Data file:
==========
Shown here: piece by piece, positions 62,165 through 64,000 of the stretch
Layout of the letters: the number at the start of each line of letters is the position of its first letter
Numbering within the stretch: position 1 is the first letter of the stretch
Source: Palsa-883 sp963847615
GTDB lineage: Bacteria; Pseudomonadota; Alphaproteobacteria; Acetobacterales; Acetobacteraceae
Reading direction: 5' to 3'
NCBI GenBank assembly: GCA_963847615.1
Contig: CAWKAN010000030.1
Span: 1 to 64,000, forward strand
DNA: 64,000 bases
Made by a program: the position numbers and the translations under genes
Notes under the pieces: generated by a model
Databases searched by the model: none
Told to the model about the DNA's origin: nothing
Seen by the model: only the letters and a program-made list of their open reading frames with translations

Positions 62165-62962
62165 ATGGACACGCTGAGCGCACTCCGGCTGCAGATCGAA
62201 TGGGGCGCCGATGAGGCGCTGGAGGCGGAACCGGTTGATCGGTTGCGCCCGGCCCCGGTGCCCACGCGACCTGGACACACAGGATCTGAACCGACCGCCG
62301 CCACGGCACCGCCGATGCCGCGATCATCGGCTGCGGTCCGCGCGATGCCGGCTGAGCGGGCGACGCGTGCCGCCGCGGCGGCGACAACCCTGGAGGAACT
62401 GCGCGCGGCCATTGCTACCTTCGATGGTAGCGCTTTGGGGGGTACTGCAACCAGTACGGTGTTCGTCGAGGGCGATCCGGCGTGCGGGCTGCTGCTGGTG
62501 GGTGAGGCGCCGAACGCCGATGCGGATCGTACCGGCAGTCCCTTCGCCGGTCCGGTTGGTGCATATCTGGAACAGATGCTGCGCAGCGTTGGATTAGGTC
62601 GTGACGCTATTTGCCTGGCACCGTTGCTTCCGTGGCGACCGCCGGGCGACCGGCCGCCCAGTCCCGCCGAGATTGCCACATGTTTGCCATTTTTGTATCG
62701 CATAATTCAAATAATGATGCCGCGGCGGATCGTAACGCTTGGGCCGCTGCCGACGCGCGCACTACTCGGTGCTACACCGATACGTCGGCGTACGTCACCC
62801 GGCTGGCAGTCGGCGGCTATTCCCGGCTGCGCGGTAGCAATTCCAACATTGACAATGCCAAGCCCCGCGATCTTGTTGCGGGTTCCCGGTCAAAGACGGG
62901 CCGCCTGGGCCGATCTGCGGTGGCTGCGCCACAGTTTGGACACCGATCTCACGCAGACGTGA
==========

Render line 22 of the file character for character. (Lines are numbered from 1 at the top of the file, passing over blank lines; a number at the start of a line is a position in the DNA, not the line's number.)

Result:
62601 GTGACGCTATTTGCCTGGCACCGTTGCTTCCGTGGCGACCGCCGGGCGACCGGCCGCCCAGTCCCGCCGAGATTGCCACATGTTTGCCATTTTTGTATCG